It’s September 12, 2011. Yesterday’s 9/11 memorials are still on my mind as I ride the 8:15 Staten Island ferry, which is standing room only this morning. I wonder if this is due to the heightened security in the terminals.

I decide to stand outside on the rear deck and enjoy the warm and unusually sunny morning. Since Hurricane Irene, it seems that we’ve had rain almost every day.

I spot a coast guard escort in the wake of the ferry. The sight triggers memories of ten years past. I’m back on the boat, only this time it’s September 14, 2001. Ten years earlier I felt the need to see what was left of the trade towers for myself.

I don’t know what possessed me; maybe it was the fact that my husband’s plane was midair as the attacks occurred and his airplane was diverted to Canada. All of those passengers arriving from Korea, along with my husband, had to find their own way back to New York, from Vancouver. It took him one week to get back home, and I could not sit and wait any longer; I had to do something.

I left my kids with my mother and rode the ferry. I walked to where the Towers had stood and stared in disbelief. It was a war zone. I couldn’t believe that these two towers, where I had worked in the late eighties and early nineties for cargo steamship lines, were the piles of rubble I was staring at now.

That ferry also had a coast guard escort that day, but that sky was dark with ashes. I shake the memory from my mind. After all, yesterday’s 9/11 memorials had a common thread of “it’s time to move forward.”

Granted, it’s hard to move ahead when the threat of terror is looming like a vulture over its prey. But what 9/11/2001 taught me is that I should be prepared.

Ten years ago my kids were in school. I was at work at the College of Staten Island, listening to the radio—in disbelief—as the events unfolded. I remember not knowing what to do. Some people stayed at work. I rushed to my kids’ school a twenty-minute drive away and picked them up. Fortunately we were able to keep up with the news on television.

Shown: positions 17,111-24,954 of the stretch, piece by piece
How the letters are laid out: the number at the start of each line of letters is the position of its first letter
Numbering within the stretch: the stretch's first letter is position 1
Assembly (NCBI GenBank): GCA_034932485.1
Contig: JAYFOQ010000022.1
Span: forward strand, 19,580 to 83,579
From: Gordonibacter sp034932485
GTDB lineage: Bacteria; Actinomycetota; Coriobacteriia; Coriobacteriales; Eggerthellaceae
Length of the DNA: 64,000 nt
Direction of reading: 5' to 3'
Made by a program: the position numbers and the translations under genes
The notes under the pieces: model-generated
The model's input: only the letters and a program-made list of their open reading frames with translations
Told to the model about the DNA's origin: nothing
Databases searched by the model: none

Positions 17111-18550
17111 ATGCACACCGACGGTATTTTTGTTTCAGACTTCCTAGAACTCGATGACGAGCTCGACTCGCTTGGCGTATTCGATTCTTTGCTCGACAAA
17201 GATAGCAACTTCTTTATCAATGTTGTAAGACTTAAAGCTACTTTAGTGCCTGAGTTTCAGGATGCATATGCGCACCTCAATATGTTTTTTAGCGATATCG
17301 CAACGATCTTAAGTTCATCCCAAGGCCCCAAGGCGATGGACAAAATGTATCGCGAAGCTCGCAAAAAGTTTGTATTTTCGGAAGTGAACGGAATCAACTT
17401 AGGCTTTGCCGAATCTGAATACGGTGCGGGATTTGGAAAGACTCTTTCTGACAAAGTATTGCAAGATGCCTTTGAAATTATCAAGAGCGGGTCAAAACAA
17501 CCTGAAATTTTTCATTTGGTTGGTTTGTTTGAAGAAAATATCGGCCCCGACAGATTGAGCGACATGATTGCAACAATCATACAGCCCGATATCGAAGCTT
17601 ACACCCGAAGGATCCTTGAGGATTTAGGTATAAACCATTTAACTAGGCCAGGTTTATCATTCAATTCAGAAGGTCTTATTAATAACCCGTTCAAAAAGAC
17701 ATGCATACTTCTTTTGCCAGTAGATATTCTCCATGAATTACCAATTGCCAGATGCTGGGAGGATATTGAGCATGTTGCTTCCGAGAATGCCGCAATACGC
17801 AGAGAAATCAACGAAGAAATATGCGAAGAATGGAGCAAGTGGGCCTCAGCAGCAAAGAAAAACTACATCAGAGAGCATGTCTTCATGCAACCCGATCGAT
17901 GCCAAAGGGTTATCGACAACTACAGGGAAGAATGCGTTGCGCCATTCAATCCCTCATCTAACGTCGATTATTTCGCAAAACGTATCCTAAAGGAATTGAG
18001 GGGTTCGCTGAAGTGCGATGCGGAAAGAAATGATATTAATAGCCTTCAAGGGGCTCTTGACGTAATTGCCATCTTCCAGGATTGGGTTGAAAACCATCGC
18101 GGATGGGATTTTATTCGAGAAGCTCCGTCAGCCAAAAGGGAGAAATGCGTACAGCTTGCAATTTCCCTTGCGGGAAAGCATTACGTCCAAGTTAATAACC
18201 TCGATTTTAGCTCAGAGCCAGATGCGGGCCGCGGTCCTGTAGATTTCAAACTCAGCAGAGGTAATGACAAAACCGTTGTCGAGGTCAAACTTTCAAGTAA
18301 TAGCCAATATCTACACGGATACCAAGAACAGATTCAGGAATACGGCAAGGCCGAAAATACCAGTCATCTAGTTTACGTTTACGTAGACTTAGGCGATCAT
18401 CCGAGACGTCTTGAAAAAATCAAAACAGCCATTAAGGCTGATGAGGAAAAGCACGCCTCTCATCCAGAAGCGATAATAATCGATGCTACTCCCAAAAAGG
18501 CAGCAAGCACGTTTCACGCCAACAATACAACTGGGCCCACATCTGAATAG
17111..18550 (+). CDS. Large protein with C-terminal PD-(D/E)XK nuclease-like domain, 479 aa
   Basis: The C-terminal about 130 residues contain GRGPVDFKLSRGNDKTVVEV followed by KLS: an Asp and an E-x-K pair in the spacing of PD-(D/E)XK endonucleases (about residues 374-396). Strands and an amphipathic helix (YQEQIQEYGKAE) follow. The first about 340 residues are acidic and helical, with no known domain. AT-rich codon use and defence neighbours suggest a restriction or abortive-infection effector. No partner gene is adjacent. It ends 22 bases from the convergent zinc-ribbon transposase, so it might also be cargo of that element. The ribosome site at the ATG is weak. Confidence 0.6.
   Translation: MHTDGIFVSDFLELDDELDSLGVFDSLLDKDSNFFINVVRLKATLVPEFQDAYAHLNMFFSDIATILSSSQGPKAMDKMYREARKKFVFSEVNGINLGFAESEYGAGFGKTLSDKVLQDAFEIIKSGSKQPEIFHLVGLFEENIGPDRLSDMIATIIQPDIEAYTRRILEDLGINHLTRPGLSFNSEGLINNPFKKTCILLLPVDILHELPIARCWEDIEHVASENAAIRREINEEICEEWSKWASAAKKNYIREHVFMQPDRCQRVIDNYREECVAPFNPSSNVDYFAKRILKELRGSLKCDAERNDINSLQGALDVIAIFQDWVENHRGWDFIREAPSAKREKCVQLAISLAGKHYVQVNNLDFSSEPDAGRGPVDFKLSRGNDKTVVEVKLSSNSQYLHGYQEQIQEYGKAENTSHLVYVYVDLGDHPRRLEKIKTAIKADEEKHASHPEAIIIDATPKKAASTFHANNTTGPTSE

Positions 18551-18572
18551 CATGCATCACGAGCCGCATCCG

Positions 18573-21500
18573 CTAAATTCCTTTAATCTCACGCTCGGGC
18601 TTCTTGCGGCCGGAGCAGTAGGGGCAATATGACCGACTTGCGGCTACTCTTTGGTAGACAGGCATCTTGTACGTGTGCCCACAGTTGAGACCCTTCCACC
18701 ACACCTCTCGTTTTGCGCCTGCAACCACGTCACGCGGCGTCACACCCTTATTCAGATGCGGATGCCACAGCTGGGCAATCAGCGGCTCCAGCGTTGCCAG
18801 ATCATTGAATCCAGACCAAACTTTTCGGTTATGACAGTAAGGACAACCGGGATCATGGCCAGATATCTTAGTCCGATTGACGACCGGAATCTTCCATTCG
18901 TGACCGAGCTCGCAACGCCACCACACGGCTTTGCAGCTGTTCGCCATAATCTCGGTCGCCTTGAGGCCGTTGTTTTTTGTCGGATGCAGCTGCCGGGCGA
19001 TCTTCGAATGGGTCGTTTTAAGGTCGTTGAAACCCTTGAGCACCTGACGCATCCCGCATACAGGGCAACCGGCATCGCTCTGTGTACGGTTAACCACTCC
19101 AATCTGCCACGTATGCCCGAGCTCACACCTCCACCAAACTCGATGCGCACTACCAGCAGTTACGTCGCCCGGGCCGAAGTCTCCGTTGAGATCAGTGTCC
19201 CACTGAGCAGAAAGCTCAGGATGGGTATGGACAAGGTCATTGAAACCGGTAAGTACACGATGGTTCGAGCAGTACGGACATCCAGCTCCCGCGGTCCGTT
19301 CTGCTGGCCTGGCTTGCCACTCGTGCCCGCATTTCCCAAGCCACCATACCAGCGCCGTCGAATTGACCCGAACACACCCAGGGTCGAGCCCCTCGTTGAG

What I realize today, after Hurricane Irene, is that you must have electricity to watch the news. When Irene swept through Staten Island on August 27, our power went down. The only way we could hear the news during Irene would have been to sit in the car with the motor running.

Luckily my husband found his battery-operated short wave radio so we were able to follow 1010 WINS. The radio and a few candles were the extent of our preparedness. (I now know the Red Cross advises against lighting candles during a power outage due to the extreme risk of fire.)

Since September is National Emergency Preparedness Month, I’ve decided to rethink my strategy. I’m going to “Get a kit, make a plan, and be informed.” After surfing redcrossstore.org I’ve got decisions to make—like which kit to buy for my family and my friends. I know they’ll make great Christmas gifts.

Friday, September 9, 2011

New Yorkers Turn to Red Cross—Again

By Jeff Taylor, American Red Cross

FONDA, N.Y., Sept. 8, 2011—Brenda Ell and her three foster children know the Fonda-Fultonville Central School in Fonda, N.Y., better than they’d care to. For the second time in a week, the family has sought refuge in the American Red Cross shelter located at the school.

"The American Red Cross and all the volunteers have given us a safe place to go for comfort when our whole world has been turned upside down," said Ell, whose Fultonville home was damaged by a mudslide.
Besides being in a safe place, that comfort has included warm meals, a cot to sleep on and—with help from the school superintendent—the auditorium was turned into a children's movie theater.

The impact of Hurricane Irene, and the latest flooding from the remnants of Tropical Storm Lee, is leaving behind a mammoth foot print across New York. Shelters that had been closed, as well as several new locations, had to be opened during the past 24 hours.

The Ell family actually has a second home nearly 125 miles from Fultonville. Yet they were unable to evacuate there as it unfortunately it sits on the river bank in Binghamton—where forecast record flooding is causing massive evacuations.